At the beginning of this year, the Department for Business, Energy & Industrial Strategy (BEIS) consultation into the minimum energy efficiency standards (MEES) for non-domestic and privately rented properties ended. It sought to gather feedback and ideas on how the current system is working, and when and where the targets need to be moved to ensure continuous improvement in energy savings as the UK looks to create a zero-carbon future. It presented two clear options: either that all non-domestic privately rented buildings achieve a MEES of an EPC B or an EPC C by 1 April 2030.
As we await the final results of the consultation, we ask what would be the benefit of setting a higher standard and what potential stumbling blocks need to be considered?
What are the limitations of the current MEES?
It has been over two years since MEES for the non-domestic, private rented sector were brought into force. They have been vital to providing a clear incentive to upgrading the energy efficiency of the country’s existing building stock, helping businesses to save money on energy bills, and reduce their carbon footprint. However, the initial iteration of the standard only required properties to meet an EPC rating of E when they are up for lease, or when their existing lease is renewed. As well as setting the bar low, the likelihood of further improvements on this target was not made clear enough. Those who have already invested in improvements to meet the minimum standard will now potentially be faced with further cost to ensure their buildings do not fall short of the mark once more.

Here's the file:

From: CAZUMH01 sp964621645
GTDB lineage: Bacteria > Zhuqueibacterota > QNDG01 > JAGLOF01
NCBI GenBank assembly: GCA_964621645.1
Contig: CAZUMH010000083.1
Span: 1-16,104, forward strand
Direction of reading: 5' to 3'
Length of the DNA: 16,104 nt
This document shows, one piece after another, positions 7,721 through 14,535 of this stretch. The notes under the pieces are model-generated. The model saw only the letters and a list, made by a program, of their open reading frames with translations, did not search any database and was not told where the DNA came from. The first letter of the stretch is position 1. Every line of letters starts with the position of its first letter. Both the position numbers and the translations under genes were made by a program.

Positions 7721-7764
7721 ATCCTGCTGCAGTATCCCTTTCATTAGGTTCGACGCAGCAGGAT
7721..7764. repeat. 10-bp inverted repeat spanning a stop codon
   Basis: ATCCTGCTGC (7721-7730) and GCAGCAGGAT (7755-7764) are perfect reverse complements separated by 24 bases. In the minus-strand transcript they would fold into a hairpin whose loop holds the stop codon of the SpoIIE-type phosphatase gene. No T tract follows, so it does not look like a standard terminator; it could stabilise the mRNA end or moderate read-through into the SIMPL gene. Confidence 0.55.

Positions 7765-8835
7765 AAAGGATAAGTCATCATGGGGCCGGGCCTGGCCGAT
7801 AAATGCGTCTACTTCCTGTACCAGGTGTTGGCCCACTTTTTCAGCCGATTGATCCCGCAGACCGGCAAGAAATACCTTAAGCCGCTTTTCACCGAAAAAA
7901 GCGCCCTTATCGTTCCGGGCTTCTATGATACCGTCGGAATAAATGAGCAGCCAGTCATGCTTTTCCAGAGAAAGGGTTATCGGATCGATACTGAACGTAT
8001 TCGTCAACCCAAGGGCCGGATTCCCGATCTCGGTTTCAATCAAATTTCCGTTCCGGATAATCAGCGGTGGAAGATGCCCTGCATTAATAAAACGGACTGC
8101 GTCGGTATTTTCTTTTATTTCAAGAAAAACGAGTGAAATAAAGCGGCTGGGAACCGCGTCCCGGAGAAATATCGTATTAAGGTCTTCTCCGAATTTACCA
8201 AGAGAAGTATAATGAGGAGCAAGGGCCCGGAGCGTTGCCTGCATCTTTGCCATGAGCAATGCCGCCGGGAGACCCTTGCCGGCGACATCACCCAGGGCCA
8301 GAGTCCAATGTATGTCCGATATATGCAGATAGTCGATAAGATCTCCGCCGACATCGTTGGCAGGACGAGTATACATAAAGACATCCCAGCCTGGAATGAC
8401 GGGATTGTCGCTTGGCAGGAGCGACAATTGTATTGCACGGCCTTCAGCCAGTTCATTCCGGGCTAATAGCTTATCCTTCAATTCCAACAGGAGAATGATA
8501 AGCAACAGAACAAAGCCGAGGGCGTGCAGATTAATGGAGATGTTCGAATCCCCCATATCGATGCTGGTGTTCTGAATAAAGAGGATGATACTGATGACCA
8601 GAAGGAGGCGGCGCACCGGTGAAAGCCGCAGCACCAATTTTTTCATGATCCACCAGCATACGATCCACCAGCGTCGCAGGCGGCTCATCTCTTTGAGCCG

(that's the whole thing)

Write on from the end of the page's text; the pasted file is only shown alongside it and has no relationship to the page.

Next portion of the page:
Therefore, this time around, it makes more sense to set a higher standard in the first place, with support and suitable caveats for buildings that would struggle to meet that. But how stringent should the improvement be?
Should the MEES be set at EPC B or C?
Whilst setting the EPC requirements to the lower rating of C could be more easily and cheaply achievable for landlords and tenants, this trajectory would not deliver the energy or carbon savings required from this sector. The government estimates that it will only bring 42% of properties into scope of the regulation, compared to 85% with an EPC B trajectory. As well as demanding a higher standard of energy efficiency, this increase in scope at EPC B is the source of the majority of the additional savings compared to an EPC C aim.
Starting with the goal of EPC B also sends a clear message to the sector, showing private landlords how energy efficient our buildings will need to be in ten years’ time to keep the country on track with its carbon reduction targets, and compels them to take decisive action to futureproof their investments. It also encourages the creation of attractive properties which carry a higher rental value, offering tenants the possibility of lower energy bills and improved environmental credentials for their businesses, as well as enhanced health and comfort.
Of course, there will be some buildings which cannot achieve an EPC B by 2030 cost effectively, and exceptions will have to be made. However, by aiming for a higher rating, buildings will generally fall somewhere in the higher EPC bands. For example, government modelling suggests 64% of buildings will be able to reach an EPC B, with a further 20% failing to meet an EPC B but able to reach an EPC C.
What are the challenges to achieving an EPC rating of B?